Neither Sir John Tooley (in charge 1970-88) nor Sir Jeremy Isaacs (1988- 96) have moved so fast as their ill-fated successor. But they weren't going to let the reopening of Covent Garden pass without some kind of comment; and their respective books of memoirs - Tooley's In House (Faber pounds 25) and Isaacs' Never Mind the Moon (Bantam pounds 20) - bear witness to their two conspicuously dissimilar regimes: that of a gentleman professional followed by that of a bounder from television.
Tooley's book is all discretion and sobriety. It reads like a company report, in measured tones that threaten to announce "another year of challenge" or relate how "your Board was most fortunate to obtain the services of..." In other words, it's dull. But it's also authoritative and bristling with integrity - much like the author, whose presence barely registers in the narrative and whose achievements in 18 years of governance are hardly advertised.
You get the modern history of the ROH in largely neutral terms. And of course, the history of the ROH is solely modern. The building dates from 1858, but it was put to various uses - not least, a wartime dance hall - until the lease was reclaimed from Mecca Cafes in 1944. The institution we know and maybe love as the Royal Opera has therefore only been around for half a century. And Tooley is uniquely placed to be its chronicler because he joined the staff in 1955.
Most of what he writes about was seen (and often suffered) first-hand: from the early and unpopular appearances of Solti, who was booed (especially in Mozart), to the compromise appointment of Bernard Haitink in 1987 after everyone else (Muti, Mehta, Abbado...) turned it down. Conductors come and go. Singers emerge from obscurity to stardom. Peter Hall resigns before he actually begins the job. It's all such meaty fare that you can only weep when Tooley serves it up so decorously. Thinly-sliced. No juice. No crackling.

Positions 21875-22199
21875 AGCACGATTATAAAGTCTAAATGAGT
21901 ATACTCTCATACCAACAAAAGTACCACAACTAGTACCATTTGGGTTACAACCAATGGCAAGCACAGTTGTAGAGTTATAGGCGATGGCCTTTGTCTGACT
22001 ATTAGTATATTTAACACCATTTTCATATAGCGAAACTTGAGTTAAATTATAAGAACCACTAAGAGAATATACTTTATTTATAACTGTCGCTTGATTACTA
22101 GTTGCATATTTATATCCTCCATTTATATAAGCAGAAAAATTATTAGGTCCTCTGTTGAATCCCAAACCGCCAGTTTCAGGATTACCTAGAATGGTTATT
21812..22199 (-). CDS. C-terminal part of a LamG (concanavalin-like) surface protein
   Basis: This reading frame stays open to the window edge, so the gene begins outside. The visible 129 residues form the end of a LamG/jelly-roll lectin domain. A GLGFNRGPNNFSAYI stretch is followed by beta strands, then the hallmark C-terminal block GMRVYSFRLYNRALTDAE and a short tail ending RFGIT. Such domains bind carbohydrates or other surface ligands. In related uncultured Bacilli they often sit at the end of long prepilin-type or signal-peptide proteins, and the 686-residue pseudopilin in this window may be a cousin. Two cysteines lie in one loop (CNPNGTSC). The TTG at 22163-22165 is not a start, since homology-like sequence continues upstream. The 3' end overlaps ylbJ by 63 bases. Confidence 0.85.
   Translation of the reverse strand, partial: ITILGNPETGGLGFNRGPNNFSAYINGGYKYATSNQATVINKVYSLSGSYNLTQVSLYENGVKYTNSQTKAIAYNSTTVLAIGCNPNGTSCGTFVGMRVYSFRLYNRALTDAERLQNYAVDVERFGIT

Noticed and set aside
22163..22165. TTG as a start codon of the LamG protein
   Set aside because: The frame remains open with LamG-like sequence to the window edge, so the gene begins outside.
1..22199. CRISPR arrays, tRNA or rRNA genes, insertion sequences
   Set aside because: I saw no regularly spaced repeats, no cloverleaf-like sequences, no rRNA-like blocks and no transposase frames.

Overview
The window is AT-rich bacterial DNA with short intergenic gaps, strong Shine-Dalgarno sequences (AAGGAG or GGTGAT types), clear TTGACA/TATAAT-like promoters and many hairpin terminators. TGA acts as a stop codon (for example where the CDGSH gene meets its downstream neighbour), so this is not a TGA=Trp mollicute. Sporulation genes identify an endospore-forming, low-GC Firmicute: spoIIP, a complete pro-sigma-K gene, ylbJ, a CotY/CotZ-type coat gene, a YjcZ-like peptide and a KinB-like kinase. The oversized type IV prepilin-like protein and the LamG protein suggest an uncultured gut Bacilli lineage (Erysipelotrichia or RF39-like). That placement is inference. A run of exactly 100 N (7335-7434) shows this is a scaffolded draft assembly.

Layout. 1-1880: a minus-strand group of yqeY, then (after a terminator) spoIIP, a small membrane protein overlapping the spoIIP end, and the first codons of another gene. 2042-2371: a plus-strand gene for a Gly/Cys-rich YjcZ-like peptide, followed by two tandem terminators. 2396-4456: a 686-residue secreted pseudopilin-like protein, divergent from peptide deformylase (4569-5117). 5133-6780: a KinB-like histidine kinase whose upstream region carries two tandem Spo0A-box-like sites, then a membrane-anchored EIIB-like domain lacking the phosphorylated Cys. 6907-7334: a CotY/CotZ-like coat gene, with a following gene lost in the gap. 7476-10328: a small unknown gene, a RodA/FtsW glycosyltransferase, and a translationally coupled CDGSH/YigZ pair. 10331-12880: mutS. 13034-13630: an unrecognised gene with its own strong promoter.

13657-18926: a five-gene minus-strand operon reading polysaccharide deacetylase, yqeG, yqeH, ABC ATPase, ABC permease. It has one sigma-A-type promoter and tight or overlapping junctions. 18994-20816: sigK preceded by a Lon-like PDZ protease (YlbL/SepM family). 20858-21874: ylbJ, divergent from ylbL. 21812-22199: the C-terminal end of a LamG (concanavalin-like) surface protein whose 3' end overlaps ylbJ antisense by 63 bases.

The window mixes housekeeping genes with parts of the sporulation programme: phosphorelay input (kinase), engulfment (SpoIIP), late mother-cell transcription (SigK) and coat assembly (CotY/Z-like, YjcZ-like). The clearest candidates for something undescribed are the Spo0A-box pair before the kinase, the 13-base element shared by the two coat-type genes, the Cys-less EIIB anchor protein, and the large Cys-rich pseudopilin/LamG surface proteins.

Nothing gives until the appointment of Jeremy Isaacs, when a grandly understated note of disapproval creeps into the account of how Isaacs puts the ROH on hold while he waits to see if he's offered something better by the BBC. "Frankly," says Tooley, "it was not a good omen". As the affairs of the House stagger from bad to worse, the gloves come partly off. From then, Tooley laments, the affairs of the House are in the hands of amateurs.
But at this point it becomes more entertaining to switch to Jeremy Isaacs, whose take on events is signalled by the title of his book: a flippant and not wildly relevant reference to a racy song. What follows is in fact well-written, punchy - and partisan. But after 300-odd pages of self- justification, you at least know what you're dealing with. This is a reply to his critics and, not least, to the critics, with whom Isaacs had a swashbuckling relationship. That he happened to be married to one was a peculiarly charming irony.
Two Strauss biographies that were issued recently have similarly partisan approaches to their subject, although one is fairer than the other. Matthew Boyden's Richard Strauss (Weidenfield pounds 25) spares no effort to nail the composer as a Nazi, and has a photo of Strauss shaking hands with Goebbels on the dust jacket, in case you miss the point.